If you’ve decided that you’d like to lay a brick or stone pathway outside of your home, the procedure for either is very similar. When deciding on what type of material to use, consider your home’s architecture first. For example, if there is a particular type of stone, brick or rock built into the exterior of the home, try to bring the same texture or color into your pathway. Also, matching with the color and texture of another nearby part of the landscape will also help pull things together. Try to select a material that won’t be too slippery when wet –especially if the pathway is located near a swimming pool.
What equipment you need will depend on the size of the job. If you are breaking new ground and digging into a new area, remember to call the local utilities to ensure there are no buried lines that you could encounter. For large jobs, consider renting a plate tamper to help prepare the surface for your pathway’s bricks or stones. Below, we will highlight the major steps needed to build a brick or stone pathway:
Determine the location, length and width of your path. Having done so, add at least 2 inches around the outside. Once this has been determined, use a rope, spray paint, or wooden stakes to mark your layout.
Next, dig out the marked off area, removing the top layer of soil. You’ll know when you’ve gone deep enough when the color of the soil changes. If you have a low lying area of your yard nearby, consider using the extra topsoil as fill. You can either shovel it into a wheelbarrow and dump as needed, or shovel it onto a tarp for transport shortly thereafter.
Once the area has been dug out, fill with 1 to 2 inches of a graded base material. Some professionals lay a cover of fabric before putting the base material down. Lightly spray the base with the hose before tamping; this will keep some of the dust down. Repeat this process with another couple of inches of base material. You’ll want to build up until your base is about three or 4 inches below grade.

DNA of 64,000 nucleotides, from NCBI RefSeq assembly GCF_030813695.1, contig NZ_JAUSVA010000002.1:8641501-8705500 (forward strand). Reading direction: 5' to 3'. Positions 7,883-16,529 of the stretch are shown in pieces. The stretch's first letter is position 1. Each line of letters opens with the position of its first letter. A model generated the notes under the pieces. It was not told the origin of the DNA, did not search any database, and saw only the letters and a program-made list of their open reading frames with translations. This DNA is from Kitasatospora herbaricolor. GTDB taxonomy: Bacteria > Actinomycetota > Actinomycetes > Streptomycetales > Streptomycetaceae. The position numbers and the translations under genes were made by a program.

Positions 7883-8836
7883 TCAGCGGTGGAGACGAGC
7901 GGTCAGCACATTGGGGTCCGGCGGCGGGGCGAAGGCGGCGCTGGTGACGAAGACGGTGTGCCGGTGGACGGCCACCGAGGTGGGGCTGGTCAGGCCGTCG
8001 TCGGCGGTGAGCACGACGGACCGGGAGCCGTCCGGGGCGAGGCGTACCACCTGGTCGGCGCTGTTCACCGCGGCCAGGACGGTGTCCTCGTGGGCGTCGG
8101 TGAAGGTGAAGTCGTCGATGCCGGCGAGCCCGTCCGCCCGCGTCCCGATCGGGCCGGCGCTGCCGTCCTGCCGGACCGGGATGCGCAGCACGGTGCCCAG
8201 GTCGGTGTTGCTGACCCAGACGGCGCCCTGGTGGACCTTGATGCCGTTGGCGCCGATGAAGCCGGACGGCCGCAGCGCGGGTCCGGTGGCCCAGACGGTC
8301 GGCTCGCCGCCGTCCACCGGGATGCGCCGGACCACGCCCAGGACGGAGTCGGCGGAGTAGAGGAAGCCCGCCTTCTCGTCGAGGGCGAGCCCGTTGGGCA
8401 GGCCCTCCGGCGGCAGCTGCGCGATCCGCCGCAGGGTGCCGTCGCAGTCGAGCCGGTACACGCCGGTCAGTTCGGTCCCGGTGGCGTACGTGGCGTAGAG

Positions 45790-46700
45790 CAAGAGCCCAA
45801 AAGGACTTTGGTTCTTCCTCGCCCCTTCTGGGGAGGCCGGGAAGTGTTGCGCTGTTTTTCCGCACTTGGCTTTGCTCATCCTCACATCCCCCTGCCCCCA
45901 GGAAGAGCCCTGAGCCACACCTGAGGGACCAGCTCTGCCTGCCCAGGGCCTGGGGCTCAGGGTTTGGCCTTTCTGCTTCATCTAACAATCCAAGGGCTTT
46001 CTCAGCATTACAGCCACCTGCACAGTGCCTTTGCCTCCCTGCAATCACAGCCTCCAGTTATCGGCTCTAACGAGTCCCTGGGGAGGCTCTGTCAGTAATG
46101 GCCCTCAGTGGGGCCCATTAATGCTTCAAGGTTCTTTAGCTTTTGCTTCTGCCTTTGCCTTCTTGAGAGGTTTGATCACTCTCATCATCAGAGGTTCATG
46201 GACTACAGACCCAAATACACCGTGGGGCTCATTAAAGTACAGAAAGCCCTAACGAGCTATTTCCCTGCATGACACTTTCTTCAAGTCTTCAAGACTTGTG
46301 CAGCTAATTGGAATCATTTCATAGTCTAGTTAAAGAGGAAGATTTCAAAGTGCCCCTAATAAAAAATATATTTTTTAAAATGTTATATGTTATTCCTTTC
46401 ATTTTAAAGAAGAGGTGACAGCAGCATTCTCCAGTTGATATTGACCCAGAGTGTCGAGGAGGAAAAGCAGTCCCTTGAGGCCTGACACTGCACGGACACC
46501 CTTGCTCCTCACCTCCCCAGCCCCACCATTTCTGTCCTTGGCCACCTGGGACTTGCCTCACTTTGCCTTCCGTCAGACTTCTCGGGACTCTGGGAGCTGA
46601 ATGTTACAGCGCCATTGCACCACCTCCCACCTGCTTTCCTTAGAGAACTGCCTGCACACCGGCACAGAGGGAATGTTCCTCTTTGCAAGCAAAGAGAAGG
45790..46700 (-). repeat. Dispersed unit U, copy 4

Next, you will want to screed sand for the bricks or stone. There are a couple ways of doing this. For smaller jobs, you can simply lay a section of pipe along both inside edges of the pathway so that they are about 1 inch above the surface of your base material. Pour sand into the space between the pipes and screed the sand level by drawing a third pipe across them, down the middle, leveling the sand as you go. This process can also be done by using 2 x 4’s along the outer edge, while notching a third 2 x 4 at both ends to allow for the height of your sand layer. In either case, use masonry sand or stone dust for this prepared surface.
Next, you can begin to lay your bricks or stone. When laying stones, generally the pattern is more like putting together pieces of a puzzle. For bricks, however, there is a set pattern to use. In either case, it can be a timesaver to simply leave open any spaces that won’t accept a full brick or piece of stone. They can be filled later. As you set down each brick or stone, use a mallet to tap level with the edge of the pathway.
Once your stones are laid and you’ve filled the open sections with smaller pieces of brick and stone, fill the gaps between the bricks with masonry sand. To do this, shovel a thin layer over top of the bricks and sweep across, using a large push broom. This allows the sand to fill the joints as you go. Once all the joints are full, spray the path with a hose to help settle the sand. Brush the rest of the wet sand into the cracks until they are filled flush with the top of the bricks. The pathway will need to settle for some time-at least a week, before adding more masonry sand, since the joints will have settled further.